19799a22
GS
919always succeeds, and its C<code> is not interpolated. Currently,
920the rules to determine where the C<code> ends are somewhat convoluted.
921
77ea4f6d
JV
922This feature can be used together with the special variable C<$^N> to
923capture the results of submatches in variables without having to keep
924track of the number of nested parentheses. For example:
925
926 $_ = "The brown fox jumps over the lazy dog";
927 /the (\S+)(?{ $color = $^N }) (\S+)(?{ $animal = $^N })/i;
928 print "color = $color, animal = $animal\n";
929
754091cb
RGS
930Inside the C<(?{...})> block, C<$_> refers to the string the regular
931expression is matching against. You can also use C<pos()> to know what is
fa11829f 932the current position of matching within this string.
754091cb 933
19799a22
GS
934The C<code> is properly scoped in the following sense: If the assertion
935is backtracked (compare L<"Backtracking">), all changes introduced after
936C<local>ization are undone, so that
b9ac3b5b
GS
937
938 $_ = 'a' x 8;
5d458dd8 939 m<
b9ac3b5b
GS
940 (?{ $cnt = 0 }) # Initialize $cnt.
941 (
5d458dd8 942 a
b9ac3b5b
GS
943 (?{
944 local $cnt = $cnt + 1; # Update $cnt, backtracking-safe.
945 })
5d458dd8 946 )*
b9ac3b5b
GS
947 aaaa
948 (?{ $res = $cnt }) # On success copy to non-localized
949 # location.
950 >x;
951
0d017f4d 952will set C<$res = 4>. Note that after the match, C<$cnt> returns to the globally
14218588 953introduced value, because the scopes that restrict C<local> operators
b9ac3b5b
GS
954are unwound.
955
19799a22
GS
956This assertion may be used as a C<(?(condition)yes-pattern|no-pattern)>
957switch. If I<not> used in this way, the result of evaluation of
958C<code> is put into the special variable C<$^R>. This happens
959immediately, so C<$^R> can be used from other C<(?{ code })> assertions
960inside the same regular expression.
b9ac3b5b 961
19799a22
GS
962The assignment to C<$^R> above is properly localized, so the old
963value of C<$^R> is restored if the assertion is backtracked; compare
964L<"Backtracking">.
b9ac3b5b 965
19799a22
GS
966For reasons of security, this construct is forbidden if the regular
967expression involves run-time interpolation of variables, unless the
968perilous C<use re 'eval'> pragma has been used (see L<re>), or the
969variables contain results of C<qr//> operator (see
5d458dd8 970L<perlop/"qr/STRING/imosx">).
871b0233 971
0d017f4d 972This restriction is due to the wide-spread and remarkably convenient
19799a22 973custom of using run-time determined strings as patterns. For example:
871b0233
IZ
974
975 $re = <>;
976 chomp $re;
977 $string =~ /$re/;
978
14218588
GS
979Before Perl knew how to execute interpolated code within a pattern,
980this operation was completely safe from a security point of view,
981although it could raise an exception from an illegal pattern. If
982you turn on the C<use re 'eval'>, though, it is no longer secure,
983so you should only do so if you are also using taint checking.
984Better yet, use the carefully constrained evaluation within a Safe
cc46d5f2 985compartment. See L<perlsec> for details about both these mechanisms.
871b0233 986
e95d7314
GG
987B<WARNING>: Use of lexical (C<my>) variables in these blocks is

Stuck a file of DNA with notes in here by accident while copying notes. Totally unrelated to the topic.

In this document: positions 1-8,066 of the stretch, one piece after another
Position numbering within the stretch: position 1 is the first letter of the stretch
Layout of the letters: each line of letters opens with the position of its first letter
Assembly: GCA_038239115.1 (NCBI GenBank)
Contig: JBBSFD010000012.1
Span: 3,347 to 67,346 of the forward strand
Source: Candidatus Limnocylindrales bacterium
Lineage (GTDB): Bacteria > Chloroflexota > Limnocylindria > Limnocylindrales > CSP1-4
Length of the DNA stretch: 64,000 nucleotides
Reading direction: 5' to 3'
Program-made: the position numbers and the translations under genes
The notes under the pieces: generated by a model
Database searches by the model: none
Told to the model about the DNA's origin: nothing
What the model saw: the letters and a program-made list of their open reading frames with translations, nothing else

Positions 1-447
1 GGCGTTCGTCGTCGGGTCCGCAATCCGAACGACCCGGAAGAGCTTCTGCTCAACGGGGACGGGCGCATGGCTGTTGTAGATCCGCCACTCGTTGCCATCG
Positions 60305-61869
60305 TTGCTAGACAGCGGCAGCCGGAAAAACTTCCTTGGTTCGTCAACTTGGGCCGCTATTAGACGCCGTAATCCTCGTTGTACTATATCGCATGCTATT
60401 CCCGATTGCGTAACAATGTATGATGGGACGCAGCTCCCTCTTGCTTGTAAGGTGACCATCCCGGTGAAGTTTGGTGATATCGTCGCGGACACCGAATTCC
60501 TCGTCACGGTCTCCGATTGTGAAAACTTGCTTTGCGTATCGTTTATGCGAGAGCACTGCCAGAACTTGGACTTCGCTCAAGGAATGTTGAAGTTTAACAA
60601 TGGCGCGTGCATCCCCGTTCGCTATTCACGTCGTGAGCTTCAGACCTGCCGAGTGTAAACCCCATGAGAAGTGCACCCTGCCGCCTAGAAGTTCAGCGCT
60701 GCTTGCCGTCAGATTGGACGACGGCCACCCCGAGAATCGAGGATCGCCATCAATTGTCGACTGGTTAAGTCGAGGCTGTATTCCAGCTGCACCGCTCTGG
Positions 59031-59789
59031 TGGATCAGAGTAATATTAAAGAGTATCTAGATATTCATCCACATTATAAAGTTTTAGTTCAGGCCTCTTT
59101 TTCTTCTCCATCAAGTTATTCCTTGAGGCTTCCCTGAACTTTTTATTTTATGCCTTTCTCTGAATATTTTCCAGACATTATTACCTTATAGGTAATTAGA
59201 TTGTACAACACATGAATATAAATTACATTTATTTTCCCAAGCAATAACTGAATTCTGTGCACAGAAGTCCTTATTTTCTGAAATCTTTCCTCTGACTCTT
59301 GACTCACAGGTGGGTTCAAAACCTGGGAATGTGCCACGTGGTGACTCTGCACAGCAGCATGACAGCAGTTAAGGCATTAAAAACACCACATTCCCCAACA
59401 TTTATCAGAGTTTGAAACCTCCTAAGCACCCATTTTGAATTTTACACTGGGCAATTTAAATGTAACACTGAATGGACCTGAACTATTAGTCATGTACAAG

988broken. The result is unpredictable and will make perl unstable. The
989workaround is to use global (C<our>) variables.
990
991B<WARNING>: Because Perl's regex engine is currently not re-entrant,
992interpolated code may not invoke the regex engine either directly with
993C<m//> or C<s///>), or indirectly with functions such as
994C<split>. Invoking the regex engine in these blocks will make perl
995unstable.
8988a1bb 996
14455d6c 997=item C<(??{ code })>
d74e8afc
ITB
998X<(??{})>
999X<regex, postponed> X<regexp, postponed> X<regular expression, postponed>
0f5d15d6 1000
19799a22 1001B<WARNING>: This extended regular expression feature is considered
b9b4dddf
YO
1002experimental, and may be changed without notice. Code executed that
1003has side effects may not perform identically from version to version
1004due to the effect of future optimisations in the regex engine.
0f5d15d6 1005
19799a22
GS
1006This is a "postponed" regular subexpression. The C<code> is evaluated
1007at run time, at the moment this subexpression may match. The result
1008of evaluation is considered as a regular expression and matched as
61528107 1009if it were inserted instead of this construct. Note that this means
6bda09f9
YO
1010that the contents of capture buffers defined inside an eval'ed pattern
1011are not available outside of the pattern, and vice versa, there is no
1012way for the inner pattern to refer to a capture buffer defined outside.
1013Thus,
1014
1015 ('a' x 100)=~/(??{'(.)' x 100})/
1016
81714fb9 1017B<will> match, it will B<not> set $1.
0f5d15d6 1018
428594d9 1019The C<code> is not interpolated. As before, the rules to determine
19799a22
GS
1020where the C<code> ends are currently somewhat convoluted.
1021
1022The following pattern matches a parenthesized group:
0f5d15d6
IZ
1023
1024 $re = qr{
1025 \(
1026 (?:
1027 (?> [^()]+ ) # Non-parens without backtracking
1028 |
14455d6c 1029 (??{ $re }) # Group with matching parens
0f5d15d6
IZ
1030 )*
1031 \)
1032 }x;
1033
6bda09f9
YO
1034See also C<(?PARNO)> for a different, more efficient way to accomplish
1035the same task.
1036
0b370c0a
A
1037For reasons of security, this construct is forbidden if the regular
1038expression involves run-time interpolation of variables, unless the
1039perilous C<use re 'eval'> pragma has been used (see L<re>), or the
1040variables contain results of C<qr//> operator (see
1041L<perlop/"qr/STRING/imosx">).
1042
5d458dd8 1043Because perl's regex engine is not currently re-entrant, delayed
8988a1bb
DD